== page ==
Bill Roggio is a Senior Fellow at the Foundation for Defense of Democracies and the Editor of FDD's Long War Journal.


  • Nolan says:

    I can’t help but wondering if this guy is the same person mentioned as having supposedly been killed alongside of Qari Mohamed Zafar. He was listed as Bahadar Mansoor and is reported to be important with the Taliban, Punjabi Taliban and even to have his own group and training facilities. Zafar was reportedly killed at a “Badr Mansoor training facility.” Future strikes even targeted members of a Badr Mansoor group. Anyways, I only bring it up because, if it is indeed the same person, then he obviously didn’t die in that Feb 25, 2010 drone strike. THat would in turn lend credance to the idea that Zafar and Rana Afzal, another important Punjabi Taliban leader, also did not die in the strike. There are still numerous articles that continue to list both Afzal and Zafar as alive and leading the Fedayeen i Islam, for example: The LongWar Journal publication lists Afzal as a leader in the Fedayeen i Islam post Feb 25, 2010: On top of that, Zafar has continued to be named as a suspect for attacks and some believe his death was faked: Zafar is also still listed on the Rewards for Justice page, even 2 years after his supposed assassination. If Badr Mansoor is the same person originally listed as being killed with Zafar, I think this brings up a bigger point about that particular strike in 2010: That it may not have hit its target. What are your thoughts? Should we begin to assume that Zafar is alive. It would be similar to the situation with Rashid Rauf where he was listed as dead for so long, but yet you guys and other media outlets slowly began to list him as alive, until it became obvious he was still alive. Also, I wonder about the assertion that Mansoor is the Al-Qaida chief in Pakistan that is being made by major media outlets. He seems to have been just as you describe him: A Taliban leader and go between. Unless of course he shot up the ranks.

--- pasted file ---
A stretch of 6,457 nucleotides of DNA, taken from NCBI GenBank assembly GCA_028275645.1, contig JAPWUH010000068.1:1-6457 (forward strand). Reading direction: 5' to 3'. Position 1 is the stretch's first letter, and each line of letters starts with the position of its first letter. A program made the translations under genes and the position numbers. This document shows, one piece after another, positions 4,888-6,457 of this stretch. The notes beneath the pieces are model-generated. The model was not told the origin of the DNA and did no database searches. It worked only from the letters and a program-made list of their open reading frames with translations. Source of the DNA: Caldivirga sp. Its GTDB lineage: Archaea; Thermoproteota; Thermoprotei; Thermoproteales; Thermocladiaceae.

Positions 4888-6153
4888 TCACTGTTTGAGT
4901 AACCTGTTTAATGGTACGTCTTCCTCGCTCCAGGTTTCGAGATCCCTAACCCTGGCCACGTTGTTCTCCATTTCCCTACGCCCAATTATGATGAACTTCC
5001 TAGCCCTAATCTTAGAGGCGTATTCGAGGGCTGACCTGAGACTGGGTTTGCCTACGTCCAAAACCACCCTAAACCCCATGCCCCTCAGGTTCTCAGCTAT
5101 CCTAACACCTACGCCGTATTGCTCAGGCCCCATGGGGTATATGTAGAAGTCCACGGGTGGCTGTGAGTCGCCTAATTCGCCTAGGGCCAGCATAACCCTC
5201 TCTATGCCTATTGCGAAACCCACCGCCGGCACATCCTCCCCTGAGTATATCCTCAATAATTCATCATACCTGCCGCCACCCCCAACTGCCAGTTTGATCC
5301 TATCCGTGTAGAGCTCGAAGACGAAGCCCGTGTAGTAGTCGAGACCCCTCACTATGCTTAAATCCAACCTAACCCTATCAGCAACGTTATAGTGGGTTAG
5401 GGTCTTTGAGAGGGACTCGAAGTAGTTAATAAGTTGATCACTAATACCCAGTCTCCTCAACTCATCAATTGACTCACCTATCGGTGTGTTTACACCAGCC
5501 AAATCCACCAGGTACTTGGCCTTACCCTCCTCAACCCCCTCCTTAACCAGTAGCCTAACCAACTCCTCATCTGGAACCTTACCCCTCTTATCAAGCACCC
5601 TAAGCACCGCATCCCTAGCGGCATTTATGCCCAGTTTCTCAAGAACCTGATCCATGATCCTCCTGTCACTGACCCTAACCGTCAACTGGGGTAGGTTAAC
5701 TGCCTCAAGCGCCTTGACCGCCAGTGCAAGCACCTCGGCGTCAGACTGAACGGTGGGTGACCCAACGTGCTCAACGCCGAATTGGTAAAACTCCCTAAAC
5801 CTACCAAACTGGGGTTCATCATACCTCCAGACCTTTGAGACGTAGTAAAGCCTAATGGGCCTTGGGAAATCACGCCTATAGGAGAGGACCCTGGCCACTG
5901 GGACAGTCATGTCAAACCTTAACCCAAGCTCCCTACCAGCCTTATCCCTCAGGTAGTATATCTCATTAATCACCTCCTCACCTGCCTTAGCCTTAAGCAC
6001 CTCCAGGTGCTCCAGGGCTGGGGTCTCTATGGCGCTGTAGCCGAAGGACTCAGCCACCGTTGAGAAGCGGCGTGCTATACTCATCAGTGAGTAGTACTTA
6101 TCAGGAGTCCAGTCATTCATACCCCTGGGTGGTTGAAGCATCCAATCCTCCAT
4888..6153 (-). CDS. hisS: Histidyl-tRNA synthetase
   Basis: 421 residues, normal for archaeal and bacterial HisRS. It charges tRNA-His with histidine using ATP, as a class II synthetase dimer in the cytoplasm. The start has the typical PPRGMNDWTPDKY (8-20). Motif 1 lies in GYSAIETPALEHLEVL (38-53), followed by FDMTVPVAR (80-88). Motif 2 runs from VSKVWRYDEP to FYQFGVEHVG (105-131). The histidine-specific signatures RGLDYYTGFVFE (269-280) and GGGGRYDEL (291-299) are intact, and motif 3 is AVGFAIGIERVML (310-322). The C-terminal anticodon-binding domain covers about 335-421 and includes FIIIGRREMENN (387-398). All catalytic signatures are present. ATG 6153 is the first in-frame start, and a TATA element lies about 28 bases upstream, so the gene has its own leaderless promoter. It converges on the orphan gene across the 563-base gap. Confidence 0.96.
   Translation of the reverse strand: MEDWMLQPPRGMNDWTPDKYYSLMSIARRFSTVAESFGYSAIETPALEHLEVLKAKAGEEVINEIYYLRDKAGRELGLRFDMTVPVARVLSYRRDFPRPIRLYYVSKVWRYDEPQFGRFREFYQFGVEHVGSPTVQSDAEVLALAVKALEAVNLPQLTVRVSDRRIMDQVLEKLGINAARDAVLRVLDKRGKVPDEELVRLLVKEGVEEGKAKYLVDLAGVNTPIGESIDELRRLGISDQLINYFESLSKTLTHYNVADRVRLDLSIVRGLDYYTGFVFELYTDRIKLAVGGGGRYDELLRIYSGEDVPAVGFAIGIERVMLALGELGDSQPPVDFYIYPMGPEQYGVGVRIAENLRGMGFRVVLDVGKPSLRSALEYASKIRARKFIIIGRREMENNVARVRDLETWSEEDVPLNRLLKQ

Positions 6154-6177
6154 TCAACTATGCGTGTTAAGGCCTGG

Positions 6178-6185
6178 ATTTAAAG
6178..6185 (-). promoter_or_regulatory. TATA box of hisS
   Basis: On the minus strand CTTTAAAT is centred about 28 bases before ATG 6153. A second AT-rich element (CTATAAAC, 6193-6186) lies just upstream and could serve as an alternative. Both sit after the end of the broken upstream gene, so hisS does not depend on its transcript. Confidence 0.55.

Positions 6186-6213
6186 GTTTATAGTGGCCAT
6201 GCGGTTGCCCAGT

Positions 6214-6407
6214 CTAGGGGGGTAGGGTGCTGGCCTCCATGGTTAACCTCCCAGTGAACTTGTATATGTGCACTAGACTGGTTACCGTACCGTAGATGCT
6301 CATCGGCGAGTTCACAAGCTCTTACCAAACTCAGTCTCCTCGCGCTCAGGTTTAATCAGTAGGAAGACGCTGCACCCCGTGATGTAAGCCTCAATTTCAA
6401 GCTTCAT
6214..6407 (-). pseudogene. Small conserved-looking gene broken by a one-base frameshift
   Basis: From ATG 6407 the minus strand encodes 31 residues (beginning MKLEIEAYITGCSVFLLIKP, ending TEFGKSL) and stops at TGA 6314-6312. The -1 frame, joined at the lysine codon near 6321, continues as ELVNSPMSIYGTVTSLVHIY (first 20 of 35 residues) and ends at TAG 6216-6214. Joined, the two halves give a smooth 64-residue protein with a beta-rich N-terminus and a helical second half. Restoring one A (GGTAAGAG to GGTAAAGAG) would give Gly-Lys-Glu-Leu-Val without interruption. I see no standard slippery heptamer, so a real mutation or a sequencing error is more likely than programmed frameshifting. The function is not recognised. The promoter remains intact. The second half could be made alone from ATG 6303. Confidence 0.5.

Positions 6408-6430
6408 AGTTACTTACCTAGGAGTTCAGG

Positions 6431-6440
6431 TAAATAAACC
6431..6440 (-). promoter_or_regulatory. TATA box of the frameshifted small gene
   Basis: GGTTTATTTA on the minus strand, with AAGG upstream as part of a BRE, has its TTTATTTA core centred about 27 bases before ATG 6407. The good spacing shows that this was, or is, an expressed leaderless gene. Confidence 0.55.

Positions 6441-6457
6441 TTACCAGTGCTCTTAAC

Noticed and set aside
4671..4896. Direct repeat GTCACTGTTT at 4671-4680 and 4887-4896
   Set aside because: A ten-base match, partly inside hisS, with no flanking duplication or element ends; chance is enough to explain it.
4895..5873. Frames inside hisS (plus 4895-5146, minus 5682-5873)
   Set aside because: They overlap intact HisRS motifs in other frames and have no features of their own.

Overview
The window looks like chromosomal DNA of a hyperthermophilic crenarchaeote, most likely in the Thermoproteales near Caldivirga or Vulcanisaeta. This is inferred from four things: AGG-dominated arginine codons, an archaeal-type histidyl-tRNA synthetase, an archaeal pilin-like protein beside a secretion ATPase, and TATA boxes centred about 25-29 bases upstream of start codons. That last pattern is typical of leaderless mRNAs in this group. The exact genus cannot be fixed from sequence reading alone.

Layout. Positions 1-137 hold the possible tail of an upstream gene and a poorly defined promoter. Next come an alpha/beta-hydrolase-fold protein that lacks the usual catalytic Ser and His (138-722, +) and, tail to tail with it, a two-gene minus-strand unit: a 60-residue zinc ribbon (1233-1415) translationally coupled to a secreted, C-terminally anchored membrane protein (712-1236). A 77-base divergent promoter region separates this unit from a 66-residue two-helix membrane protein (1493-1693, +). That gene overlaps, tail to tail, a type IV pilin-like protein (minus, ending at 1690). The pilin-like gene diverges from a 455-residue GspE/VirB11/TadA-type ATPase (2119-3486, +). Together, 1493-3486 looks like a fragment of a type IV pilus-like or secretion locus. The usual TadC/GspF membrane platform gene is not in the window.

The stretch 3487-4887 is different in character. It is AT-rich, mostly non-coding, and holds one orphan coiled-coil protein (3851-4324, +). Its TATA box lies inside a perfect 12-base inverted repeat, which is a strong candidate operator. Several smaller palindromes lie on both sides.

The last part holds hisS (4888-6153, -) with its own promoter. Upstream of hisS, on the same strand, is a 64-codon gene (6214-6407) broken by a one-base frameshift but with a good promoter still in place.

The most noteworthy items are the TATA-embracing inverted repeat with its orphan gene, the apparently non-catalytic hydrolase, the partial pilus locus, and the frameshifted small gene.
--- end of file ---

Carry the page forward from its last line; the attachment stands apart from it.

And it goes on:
• mike merlo says:

    “deep bench,” at what point in ‘time’ does this ‘reach’ critical mass? In other words when will all the players involved with supporting Afghanistan finally come to their senses & begin publicly declaring that the ‘forces’ opposing Afghanistan are not Afghans but foreigners?

  • JRP says:

    So how long before this “deep bench” either takes over control of Pakistan or simply skips that formality and just lays its hands on a half-dozen or so Pakistani nuclear weapons for transport & detonation on or near the U.S. mainland? The U.S. seems more ready to go to war with Iran on Israel’s behalf than to go to war with Pakistan on its own behalf. It’s high time we started taking care of ourselves and let others fend for themselves. With China having usurped all our manufacturing jobs and other countries tapping into the U.S. Treasury & U.S. Armed Forces instead of taxing/drafting their own people, we are becoming increasingly vulnerable while at the same time going broke.

  • Farukh Sarwar says:

    It’s good news finally. Pakistan needs to get rid of such people and should negotiate with the rest to bring them back to normal life. I strongly believe that every stakeholder in this war is now tired or fighting. One of the most important things that need attention is the issue of IEDs. There has been a recent surge in the number of IED explosions and part of the blame goes to the Pakistani fertilizer in Afghanistan. There should be a complete ban on the import/export of such items that could be used for such nefarious purposes.

  • JRP says:

    Just read MSNBC article about Saudi-Pakistan pact whereby Pakistan would give Saudi Arabia the A-Bomb, if Iran tests a nuclear device. If Pakistan is willing to share its stockpile of nuclear weapons under the preceding scenario, then it simply means that Pakistan is willing to share its nuclear stockpile under circumstances of its own choosing. One of those circumstances could be to supply nukes to terrorists. The vaunted security of Pakistani nuclear weapons means nothing, if Pakistan is conciously willing to supply others with them. Today, Saudi Arabia; tomorrow Al Qaeda. The situation over there in South Asia becomes more precarious with each passing month.